It is clear that following years of cuts the HSE is not in a position to provide adequate cover during this pandemic.
It’s true that the government has announced an additional £14m for the HSE, but that is a drop in the ocean when compared to the £104m cut from HSE funds since 2010.
And who will decide which sites to inspect with this new money? In 2011 the DWP declared whole sectors of the economy as “low-risk” and therefore exempt from proactive inspections.
Those low-risk sectors included some that most sane people would recognise as particularly high risk — including construction, one of the sectors the PM casually suggested should go back to work.
Little wonder that building work campaign groups are calling for construction sites to be shut down.
More could be said about the weaknesses of British laws — not least the changes introduced by the the Enterprise and Regulatory Reform Act, 2013 which revoked the 114-year-old civil liability of employers for their workers’ health and safety — making it exceptionally difficult to gain compensation for injury or death at work.
But readers of the Morning Star will know all too well that the law is no friend of workers, despite occasional victories in the courts.
In reality, it is trade unions which offer the sword of justice in the workplace and it will be trade unions that protect the health and safety of workers as the government blunders through this pandemic.
Of course unions in Britain remain restricted by anti-trade union laws, laws that render strikes in response to immediate emergency situations unlawful by demands for ballots and notice periods.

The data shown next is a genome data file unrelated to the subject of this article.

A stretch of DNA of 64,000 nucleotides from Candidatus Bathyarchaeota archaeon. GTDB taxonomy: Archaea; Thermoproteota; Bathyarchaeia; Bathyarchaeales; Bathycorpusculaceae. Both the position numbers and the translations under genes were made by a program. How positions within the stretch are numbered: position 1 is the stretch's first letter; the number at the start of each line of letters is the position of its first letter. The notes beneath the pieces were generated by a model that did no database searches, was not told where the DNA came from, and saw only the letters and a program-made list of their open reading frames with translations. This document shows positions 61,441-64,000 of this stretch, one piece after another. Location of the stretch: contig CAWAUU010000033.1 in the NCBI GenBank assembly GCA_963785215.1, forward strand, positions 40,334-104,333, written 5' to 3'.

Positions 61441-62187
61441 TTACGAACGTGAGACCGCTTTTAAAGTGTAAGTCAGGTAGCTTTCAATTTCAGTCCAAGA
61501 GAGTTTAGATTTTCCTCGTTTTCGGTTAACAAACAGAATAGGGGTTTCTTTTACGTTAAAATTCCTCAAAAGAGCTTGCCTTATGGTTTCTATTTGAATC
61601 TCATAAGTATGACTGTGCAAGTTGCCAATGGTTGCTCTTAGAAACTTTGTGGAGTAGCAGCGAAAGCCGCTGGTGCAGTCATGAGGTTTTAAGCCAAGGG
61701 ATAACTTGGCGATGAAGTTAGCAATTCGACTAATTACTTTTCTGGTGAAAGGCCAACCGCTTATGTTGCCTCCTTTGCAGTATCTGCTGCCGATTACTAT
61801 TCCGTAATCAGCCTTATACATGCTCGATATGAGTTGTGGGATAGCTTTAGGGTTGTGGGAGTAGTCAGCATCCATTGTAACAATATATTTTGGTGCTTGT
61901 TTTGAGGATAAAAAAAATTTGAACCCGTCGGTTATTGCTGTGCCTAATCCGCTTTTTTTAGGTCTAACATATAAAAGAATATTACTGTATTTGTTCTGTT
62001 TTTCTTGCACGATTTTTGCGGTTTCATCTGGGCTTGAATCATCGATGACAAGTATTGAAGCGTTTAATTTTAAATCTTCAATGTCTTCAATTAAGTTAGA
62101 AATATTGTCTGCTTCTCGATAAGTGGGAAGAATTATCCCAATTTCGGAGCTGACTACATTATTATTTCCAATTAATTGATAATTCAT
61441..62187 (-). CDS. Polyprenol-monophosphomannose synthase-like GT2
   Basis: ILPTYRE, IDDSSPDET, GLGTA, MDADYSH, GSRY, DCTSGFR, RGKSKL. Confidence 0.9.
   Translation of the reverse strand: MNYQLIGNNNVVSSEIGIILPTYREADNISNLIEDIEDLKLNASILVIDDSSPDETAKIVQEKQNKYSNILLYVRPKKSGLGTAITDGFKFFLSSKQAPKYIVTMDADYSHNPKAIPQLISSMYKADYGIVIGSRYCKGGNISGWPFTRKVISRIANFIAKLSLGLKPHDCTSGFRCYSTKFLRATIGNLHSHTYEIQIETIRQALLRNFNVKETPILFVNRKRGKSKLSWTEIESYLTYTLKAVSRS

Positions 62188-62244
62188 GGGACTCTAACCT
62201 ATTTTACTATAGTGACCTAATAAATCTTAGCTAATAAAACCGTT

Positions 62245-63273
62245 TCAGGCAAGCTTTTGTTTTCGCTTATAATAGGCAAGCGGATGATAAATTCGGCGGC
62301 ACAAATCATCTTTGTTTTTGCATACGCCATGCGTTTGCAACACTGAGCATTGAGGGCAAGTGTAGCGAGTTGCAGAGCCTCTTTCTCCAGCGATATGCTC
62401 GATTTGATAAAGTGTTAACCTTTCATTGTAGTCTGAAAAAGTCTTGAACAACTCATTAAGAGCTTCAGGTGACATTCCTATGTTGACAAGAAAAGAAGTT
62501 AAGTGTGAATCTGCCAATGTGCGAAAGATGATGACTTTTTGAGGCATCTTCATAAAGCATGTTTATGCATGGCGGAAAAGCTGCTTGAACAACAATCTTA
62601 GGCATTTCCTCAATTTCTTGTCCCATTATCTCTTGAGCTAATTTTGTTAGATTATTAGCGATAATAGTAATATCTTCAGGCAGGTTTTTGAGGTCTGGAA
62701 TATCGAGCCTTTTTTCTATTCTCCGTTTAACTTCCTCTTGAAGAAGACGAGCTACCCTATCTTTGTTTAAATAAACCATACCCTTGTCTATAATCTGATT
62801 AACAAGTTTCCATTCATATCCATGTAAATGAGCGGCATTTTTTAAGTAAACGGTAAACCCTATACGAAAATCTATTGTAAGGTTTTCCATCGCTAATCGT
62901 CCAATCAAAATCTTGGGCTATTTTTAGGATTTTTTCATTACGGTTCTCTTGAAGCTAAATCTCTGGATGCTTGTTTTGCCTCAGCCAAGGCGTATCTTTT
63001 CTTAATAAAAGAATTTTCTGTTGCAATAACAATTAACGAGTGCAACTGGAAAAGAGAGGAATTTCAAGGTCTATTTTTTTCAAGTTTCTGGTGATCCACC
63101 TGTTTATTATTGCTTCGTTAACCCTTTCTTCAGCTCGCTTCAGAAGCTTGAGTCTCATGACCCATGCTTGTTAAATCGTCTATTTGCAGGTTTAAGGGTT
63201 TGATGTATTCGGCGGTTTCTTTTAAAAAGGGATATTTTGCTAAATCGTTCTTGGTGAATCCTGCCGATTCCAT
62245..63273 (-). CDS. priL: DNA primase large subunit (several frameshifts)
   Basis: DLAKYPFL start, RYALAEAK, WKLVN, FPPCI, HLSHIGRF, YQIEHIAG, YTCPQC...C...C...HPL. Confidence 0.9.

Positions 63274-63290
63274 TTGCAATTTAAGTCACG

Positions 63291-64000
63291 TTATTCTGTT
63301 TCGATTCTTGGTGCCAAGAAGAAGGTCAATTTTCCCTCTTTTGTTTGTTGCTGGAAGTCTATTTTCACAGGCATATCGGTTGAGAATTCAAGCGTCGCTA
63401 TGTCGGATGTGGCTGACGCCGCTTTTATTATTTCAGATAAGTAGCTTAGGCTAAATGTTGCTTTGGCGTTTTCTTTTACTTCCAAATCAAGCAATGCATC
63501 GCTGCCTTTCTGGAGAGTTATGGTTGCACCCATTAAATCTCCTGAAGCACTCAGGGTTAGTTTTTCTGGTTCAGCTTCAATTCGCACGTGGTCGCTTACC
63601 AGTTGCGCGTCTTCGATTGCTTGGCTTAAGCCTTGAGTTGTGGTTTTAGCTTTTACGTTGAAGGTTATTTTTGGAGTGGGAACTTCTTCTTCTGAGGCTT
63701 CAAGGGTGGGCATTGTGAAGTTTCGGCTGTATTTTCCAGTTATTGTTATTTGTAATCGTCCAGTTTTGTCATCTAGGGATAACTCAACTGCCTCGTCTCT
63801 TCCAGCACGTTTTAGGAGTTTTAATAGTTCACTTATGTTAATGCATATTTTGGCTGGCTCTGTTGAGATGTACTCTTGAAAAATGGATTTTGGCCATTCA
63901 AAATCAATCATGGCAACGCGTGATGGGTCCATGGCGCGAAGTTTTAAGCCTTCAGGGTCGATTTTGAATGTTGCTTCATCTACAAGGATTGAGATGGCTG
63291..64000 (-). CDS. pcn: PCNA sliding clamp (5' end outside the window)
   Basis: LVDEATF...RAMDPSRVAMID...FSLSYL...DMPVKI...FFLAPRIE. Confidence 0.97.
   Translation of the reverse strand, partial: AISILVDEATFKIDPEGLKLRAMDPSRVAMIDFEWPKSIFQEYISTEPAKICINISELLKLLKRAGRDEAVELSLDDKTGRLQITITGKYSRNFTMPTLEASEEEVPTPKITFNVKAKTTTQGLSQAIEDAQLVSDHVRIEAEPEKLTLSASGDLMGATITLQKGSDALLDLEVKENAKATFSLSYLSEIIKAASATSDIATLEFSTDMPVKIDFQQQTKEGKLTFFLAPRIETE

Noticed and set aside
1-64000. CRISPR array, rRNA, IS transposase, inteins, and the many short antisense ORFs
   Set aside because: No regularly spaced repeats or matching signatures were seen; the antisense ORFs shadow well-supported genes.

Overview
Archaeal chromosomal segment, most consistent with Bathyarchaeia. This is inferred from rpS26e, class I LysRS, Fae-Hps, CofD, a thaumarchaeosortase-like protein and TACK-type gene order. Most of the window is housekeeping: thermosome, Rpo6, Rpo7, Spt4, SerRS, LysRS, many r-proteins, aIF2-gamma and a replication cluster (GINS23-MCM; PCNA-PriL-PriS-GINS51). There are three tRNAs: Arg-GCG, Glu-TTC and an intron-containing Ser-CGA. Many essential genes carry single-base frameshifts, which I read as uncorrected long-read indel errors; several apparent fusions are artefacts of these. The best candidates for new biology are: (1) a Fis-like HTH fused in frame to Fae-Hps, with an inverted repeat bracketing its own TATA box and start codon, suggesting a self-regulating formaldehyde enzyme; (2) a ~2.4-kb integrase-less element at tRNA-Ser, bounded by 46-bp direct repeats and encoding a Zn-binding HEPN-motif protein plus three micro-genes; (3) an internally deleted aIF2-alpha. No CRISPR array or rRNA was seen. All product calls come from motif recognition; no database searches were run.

But for the past 30 years, British laws have led more and more workers down the individual path to enforcement of rights.
How ironic it would be if individual workers now decided to walk off the job quoting statutory health and safety duties in their defence.
The law may be weak but it still engages a duty on employers and the state to prevent serious and imminent danger, not just to individual workers but also to their families and to the general public.
And, according to the HSE, a pandemic flu virus is a hazardous and dangerous substance.
We cannot allow trade unions to be cast as the wicked witch. Nor should workers accept the poison apple being offered by a reckless government playing fast and loose with the health and wellbeing of working people in return for a paltry pay packet.
The IER is supporting a free Zoom event tonight organised by the Campaign for Trade Union Freedom to discuss When Is It Right to Stop the Job? Join us tonight, Monday May 18, from 6pm-7.30pm. Sign up at tinyurl.com/y7gmmrnb. The speakers are John Hendy (CTUF), Dave Smith (Blacklist Support Group #shutthesites) on construction, Mick Cash (RMT) on transport sector, Steve Turner (Unite) on manufacturing sector, Shelley Asquith (TUC) campaigning on health and safety and Marie-Christine Naillod (CGT international department). The chair is Adrian Weir (CTUF).